I don’t have nearly enough of a sense of 2666 to comment much on Bolano’s sentiments, in general. (This is only my first time reading it.) As a devoted fan of Wallace (and you certainly know your readership), one of the things I loved so much about his writing is the meaning he attached to all of his characters, no matter how minor. So far, it feels like the individual characters in 2666 are bleached of their meaning, an effect I think is obviously intentional, so I haven’t found an emotional toe-hold yet.

  • Thanks you guys … Dan, so far I have found the emotional center of the book is in the narrator. His detached, satirical and yet warm commentary already feels like it’s coming from an old friend.

    This is my first go at Bolaño, and I decided not to read ahead in preparation for our adventure (mainly because I am a big blab, and would find it difficult to prevent spoilers!)

  • Comment from Terrell Williamson

    Great insight. Thanks for the translation of the Bolano email. Wish I could read the eulogy as well. From the little bit I know about Bolano (sorry, I’ve given up on the tilde; just too much trouble), he was an autodidact, it seems. He mostly held odd jobs while he mainly wrote poetry. He turned to writing fiction to support his family. In reading the portions about Edwin Johns, it occurred to me that Johns’s cutting off the hand with which he painted “for the money” is akin to Bolano’s giving up writing poetry to focus on fiction “for the money” to support his family. (Although I not sure he gave up writing poetry. There’s only one volume in translation, though I think several more are in the works.)

    Keep up the excellent posts.

    • Gee, that is an incredibly interesting theory about Edwin Johns! But did writing novels make it impossible for Bolaño to write poetry? I’d love to know more about this. And another thing! How impossible is it to imagine circumstances in this country in which someone could say, well, I had best figure out how to provide for my family–okay, I guess I will condescend to write a huge, sprawling, learned novel(!?) Problem solved?!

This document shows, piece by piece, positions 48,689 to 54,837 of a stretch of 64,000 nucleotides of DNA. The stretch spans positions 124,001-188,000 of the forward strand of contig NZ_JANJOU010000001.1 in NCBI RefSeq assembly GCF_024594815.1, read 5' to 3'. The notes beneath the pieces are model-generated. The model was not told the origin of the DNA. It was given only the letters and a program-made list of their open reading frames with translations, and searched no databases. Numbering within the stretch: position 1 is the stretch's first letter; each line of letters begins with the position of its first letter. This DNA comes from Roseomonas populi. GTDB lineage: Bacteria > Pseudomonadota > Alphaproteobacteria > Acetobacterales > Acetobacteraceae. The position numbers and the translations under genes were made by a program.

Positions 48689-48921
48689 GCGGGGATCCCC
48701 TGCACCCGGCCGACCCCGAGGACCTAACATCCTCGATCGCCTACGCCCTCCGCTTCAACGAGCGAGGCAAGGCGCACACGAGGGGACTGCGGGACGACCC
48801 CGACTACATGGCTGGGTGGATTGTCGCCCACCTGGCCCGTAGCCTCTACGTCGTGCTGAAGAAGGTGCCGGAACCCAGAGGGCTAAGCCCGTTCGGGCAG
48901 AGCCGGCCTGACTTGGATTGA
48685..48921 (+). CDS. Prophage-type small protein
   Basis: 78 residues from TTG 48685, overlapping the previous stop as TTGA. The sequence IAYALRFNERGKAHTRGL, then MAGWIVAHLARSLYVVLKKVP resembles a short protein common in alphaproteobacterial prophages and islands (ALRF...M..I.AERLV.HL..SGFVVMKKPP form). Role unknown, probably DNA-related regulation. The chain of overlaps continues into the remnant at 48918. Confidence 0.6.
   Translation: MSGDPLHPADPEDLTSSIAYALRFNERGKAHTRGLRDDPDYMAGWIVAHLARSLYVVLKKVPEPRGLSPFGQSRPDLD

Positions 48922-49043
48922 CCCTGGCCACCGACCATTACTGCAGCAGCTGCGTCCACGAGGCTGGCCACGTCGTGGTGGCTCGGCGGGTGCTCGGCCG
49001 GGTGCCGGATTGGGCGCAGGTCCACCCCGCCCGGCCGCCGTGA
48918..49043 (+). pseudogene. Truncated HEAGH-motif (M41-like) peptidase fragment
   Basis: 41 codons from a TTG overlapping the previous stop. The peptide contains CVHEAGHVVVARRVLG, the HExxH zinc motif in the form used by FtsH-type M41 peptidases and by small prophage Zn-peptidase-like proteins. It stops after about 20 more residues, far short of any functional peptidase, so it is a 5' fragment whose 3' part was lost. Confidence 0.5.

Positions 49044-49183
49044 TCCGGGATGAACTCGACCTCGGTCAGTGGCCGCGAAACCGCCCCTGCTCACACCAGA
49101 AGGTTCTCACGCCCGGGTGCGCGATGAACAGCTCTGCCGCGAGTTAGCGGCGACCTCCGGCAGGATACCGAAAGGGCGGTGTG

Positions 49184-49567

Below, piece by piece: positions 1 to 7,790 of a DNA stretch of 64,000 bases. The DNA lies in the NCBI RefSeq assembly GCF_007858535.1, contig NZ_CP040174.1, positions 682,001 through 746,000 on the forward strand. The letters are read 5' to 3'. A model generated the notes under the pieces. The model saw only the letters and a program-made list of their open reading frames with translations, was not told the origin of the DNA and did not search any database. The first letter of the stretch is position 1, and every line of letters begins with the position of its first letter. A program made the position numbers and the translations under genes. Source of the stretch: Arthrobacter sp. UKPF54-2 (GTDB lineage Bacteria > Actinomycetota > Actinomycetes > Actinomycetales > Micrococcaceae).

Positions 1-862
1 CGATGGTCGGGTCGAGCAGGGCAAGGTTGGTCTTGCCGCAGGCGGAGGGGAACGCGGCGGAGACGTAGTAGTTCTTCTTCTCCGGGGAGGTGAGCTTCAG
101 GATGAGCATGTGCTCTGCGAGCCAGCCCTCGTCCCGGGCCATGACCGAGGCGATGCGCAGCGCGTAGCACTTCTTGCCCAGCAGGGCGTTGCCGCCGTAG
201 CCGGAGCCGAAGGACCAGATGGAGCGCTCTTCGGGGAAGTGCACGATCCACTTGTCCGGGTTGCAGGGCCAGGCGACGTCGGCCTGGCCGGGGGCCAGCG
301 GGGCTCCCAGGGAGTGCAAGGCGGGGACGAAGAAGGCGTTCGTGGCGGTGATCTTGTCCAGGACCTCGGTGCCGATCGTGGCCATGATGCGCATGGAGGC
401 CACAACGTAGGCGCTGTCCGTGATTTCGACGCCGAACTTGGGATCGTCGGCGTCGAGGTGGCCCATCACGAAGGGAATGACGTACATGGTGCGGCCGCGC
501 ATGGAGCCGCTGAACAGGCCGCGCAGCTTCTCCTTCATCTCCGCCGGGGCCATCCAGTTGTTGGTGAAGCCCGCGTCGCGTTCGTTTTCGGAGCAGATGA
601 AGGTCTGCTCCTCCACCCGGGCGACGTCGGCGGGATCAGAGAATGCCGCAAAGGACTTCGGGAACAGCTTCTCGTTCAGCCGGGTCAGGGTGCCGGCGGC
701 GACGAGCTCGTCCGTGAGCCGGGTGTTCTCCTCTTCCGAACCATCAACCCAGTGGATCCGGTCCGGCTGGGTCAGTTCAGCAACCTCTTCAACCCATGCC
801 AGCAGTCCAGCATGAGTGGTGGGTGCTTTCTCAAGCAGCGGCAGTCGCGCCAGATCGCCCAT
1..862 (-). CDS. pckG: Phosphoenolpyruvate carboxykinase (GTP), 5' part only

• Comment from Terrell Willliamson

        I don’t think there’s any question that Bolano turned to writing fiction to provide for his family and their future. My point is not that Johns is some sort of simulacrum for Bolano, but that knowing what I have read about his life that Johns character evoked for me Bolano’s decision to start writing fiction for the money. Just offered for what it’s worth.

        • Oh sure, I understood this … (sorry to sound so unclear.) What I meant to ask was, if Bolaño felt a sort of kinship to Edwin Johns through having had to give up poetry for the sake of his relatively profitable fiction, how did that manifest? As soon as I mashed the ‘send’ key on my last I realized that of course, writing fiction is such a ton of work that it really the just the time required would necessarily have stolen poetry from him, in a way … it’s such an interesting (and sad) insight.

          • Comment from Terrell Williamson

            Sad, indeed. I enjoyed reading The Romantic Dogs, though ironically I’m sure that I would never have come to Bolano’s poetry, but for his incredible, hallucinatory prose. His short novels read very differently from 2666 and The Savage Detectives. By Night in Chile reads like one long prose poem.

  • Comment from Daniel

    their coded stutterings speaking only two words: love me, or maybe two words and a phrase: love me, let me love you


    “This thing I feel, I can’t name it straight out but it seems important, do you feel it too?” — this sort of direct question is not for the squeamish. For one thing, it’s perilously close to “Do you like me? Please like me,” which you know quite well that 99% of all the interhuman manipulation and bullshit gamesmanship that goes on goes on precisely because the idea of saying this sort of thing straight out is regarded as somehow obscene.

    From DFW, “Octet” in Brief Interviews with Hideous Men